WEAC0105 - Oral Abstract Session
Education and HIV/AIDS in western Kenya: results from a randomized trial assessing the long-term biological and behavioural impact of two school-based interventions
Presented by Vandana Sharma (United States).
P. Dupas1, V. Sharma2, G. Makana3, C. Nekesa3, E. Duflo2
1Stanford University, Palo Alto, United States, 2Massachusetts Institute of Technology, Cambridge, United States, 3Innovations for Poverty Action, Busia, Kenya
Background: Between 2003 and
2006, a large randomized trial was conducted with 328 schools in Western Kenya
to compare the effectiveness of two programs conducted either in isolation or
combined: 1) training three teachers per primary school on the national
HIV/AIDS curriculum; and 2) providing free school uniforms to students in
grades 6 and above to reduce dropout rates.
We assess the long-term impact of these two programs on transmission of Herpes
Simplex Virus type 2 (HSV-2).
sample includes 19,310 youths enrolled in grade 6 in 2003 in one of the 328
primary schools. A cross-sectional survey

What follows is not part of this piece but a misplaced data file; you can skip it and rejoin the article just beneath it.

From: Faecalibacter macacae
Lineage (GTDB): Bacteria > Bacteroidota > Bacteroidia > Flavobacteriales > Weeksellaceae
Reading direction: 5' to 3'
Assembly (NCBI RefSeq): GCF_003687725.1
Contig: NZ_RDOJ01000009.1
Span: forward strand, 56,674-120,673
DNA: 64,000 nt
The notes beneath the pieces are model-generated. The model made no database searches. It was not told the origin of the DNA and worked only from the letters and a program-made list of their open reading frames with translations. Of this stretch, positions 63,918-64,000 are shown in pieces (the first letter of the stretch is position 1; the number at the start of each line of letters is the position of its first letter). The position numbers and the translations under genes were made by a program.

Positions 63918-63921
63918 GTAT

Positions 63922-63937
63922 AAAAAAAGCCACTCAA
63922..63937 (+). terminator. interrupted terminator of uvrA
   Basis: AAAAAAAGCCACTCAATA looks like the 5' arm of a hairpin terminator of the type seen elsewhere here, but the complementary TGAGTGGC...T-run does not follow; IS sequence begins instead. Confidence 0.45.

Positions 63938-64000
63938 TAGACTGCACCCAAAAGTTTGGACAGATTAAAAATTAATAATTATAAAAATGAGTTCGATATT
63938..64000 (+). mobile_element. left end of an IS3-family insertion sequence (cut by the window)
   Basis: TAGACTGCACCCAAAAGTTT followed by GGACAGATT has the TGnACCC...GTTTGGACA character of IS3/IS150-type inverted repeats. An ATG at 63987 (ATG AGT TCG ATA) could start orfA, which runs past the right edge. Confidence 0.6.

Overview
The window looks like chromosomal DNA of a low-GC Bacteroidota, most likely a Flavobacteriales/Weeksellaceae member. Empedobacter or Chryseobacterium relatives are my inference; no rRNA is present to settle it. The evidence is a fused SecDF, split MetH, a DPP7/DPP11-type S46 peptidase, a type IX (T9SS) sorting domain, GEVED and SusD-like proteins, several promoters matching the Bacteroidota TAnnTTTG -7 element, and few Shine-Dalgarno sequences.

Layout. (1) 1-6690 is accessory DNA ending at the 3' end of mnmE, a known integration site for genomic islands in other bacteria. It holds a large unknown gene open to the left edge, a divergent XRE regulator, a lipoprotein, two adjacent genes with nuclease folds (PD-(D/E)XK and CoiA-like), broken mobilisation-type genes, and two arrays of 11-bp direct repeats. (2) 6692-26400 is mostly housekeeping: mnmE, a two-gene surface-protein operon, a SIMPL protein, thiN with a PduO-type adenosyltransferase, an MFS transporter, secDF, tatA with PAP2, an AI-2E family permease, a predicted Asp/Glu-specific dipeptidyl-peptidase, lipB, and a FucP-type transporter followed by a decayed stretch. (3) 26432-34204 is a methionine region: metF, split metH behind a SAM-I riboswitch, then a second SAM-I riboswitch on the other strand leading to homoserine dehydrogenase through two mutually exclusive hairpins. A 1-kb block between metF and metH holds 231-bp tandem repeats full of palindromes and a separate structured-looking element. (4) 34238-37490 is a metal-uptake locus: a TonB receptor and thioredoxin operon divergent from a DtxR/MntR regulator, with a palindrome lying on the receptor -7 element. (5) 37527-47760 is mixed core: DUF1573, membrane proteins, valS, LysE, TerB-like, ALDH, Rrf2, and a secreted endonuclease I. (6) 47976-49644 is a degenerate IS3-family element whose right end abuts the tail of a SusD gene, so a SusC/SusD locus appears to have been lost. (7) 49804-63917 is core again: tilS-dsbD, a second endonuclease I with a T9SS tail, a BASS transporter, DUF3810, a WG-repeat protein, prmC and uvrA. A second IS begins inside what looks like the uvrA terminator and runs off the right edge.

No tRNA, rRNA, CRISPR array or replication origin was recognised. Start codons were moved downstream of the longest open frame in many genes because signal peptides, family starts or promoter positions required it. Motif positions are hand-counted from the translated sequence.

to measure HIV and HSV-2 prevalence and behavioral outcomes was administered between
February 2009 and March 2011, six to eight years after the interventions. During
a first wave of surveying, 54% of the youths could be successfully surveyed. Of
the remainder, 29% were randomly selected for “intensive tracking”, and 81% of
those were successfully surveyed. We use sampling weights to account for this
HIV prevalence was 0.17% among males (average age: 20.33) and 1.56% among
females (average age: 19.93). The HSV-2 prevalence was 7.14% among males and 11.79%
among females. Students in schools where
both programs were implemented were less likely to be infected with HSV-2
than those in control schools (OR= 0.837, p-value: 0.056, 95% CI=[0.697 - 1.00]).
This effect was more pronounced for females (OR= 0.812, p-value: 0.10, 95% CI=[0.63
- 1.04]) than for males (OR= 0.888, p-value: 0.37, 95% CI=[0.68 - 1.15]). No
significant differences in HSV-2 prevalence were detected between youth in the
control group and those in schools receiving only one of the programs.
Conclusions: The national HIV/AIDS curriculum for primary school
does not seem sufficient, by itself, to reduce risky sexual behaviors among
youths. Ensuring that youths can stay in school appears a necessary complement.
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